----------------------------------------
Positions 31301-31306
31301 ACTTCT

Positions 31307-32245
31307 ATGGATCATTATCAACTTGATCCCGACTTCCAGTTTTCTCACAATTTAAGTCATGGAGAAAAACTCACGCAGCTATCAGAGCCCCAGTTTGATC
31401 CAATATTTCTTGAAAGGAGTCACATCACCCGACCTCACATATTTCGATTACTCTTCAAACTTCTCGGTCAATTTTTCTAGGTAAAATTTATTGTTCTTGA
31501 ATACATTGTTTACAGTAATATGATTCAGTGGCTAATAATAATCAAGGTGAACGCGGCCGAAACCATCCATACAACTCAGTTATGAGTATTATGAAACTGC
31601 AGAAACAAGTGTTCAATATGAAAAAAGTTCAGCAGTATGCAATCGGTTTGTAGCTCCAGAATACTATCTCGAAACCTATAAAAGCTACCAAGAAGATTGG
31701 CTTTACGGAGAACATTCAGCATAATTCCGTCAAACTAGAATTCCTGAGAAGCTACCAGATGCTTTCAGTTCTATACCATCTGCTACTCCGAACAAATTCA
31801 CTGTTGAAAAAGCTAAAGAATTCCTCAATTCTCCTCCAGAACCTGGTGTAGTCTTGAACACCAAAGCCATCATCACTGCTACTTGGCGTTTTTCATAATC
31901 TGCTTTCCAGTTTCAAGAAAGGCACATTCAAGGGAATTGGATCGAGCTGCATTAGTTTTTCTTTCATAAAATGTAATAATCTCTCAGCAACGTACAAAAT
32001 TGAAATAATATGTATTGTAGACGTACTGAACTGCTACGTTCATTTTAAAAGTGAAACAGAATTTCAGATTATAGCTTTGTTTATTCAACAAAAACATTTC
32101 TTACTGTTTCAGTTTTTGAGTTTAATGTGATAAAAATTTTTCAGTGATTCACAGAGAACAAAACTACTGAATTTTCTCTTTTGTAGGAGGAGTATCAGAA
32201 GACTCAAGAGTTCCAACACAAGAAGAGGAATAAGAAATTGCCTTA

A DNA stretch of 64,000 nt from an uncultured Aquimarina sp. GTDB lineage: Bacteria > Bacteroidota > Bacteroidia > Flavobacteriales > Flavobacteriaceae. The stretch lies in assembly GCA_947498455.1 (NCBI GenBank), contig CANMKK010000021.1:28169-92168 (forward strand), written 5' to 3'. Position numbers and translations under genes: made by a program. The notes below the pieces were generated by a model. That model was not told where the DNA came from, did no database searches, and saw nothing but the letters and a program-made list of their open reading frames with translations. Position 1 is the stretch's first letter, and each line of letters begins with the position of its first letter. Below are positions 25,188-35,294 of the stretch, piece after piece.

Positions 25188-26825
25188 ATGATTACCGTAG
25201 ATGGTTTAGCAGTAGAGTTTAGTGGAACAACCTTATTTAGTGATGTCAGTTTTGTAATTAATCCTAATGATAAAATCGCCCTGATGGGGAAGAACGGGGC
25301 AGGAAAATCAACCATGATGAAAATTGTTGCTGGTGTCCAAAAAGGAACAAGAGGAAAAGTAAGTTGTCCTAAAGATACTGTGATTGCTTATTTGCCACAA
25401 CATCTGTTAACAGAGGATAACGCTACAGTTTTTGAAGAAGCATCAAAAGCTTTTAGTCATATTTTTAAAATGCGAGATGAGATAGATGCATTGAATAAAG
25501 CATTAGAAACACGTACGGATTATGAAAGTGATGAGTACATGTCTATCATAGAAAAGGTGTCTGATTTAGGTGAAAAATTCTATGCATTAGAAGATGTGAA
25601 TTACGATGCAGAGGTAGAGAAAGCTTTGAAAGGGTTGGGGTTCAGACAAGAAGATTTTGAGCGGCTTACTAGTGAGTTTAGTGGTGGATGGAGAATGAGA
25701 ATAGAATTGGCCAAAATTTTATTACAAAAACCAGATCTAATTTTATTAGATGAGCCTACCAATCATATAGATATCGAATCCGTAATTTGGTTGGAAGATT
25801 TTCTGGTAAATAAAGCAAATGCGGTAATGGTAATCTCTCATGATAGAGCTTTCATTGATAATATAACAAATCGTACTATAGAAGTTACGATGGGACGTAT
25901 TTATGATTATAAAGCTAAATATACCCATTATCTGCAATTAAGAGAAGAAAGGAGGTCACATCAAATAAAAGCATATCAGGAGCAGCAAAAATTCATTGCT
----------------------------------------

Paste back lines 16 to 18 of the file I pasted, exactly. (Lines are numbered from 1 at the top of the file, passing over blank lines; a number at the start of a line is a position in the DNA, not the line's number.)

25188 ATGATTACCGTAG
25201 ATGGTTTAGCAGTAGAGTTTAGTGGAACAACCTTATTTAGTGATGTCAGTTTTGTAATTAATCCTAATGATAAAATCGCCCTGATGGGGAAGAACGGGGC
25301 AGGAAAATCAACCATGATGAAAATTGTTGCTGGTGTCCAAAAAGGAACAAGAGGAAAAGTAAGTTGTCCTAAAGATACTGTGATTGCTTATTTGCCACAA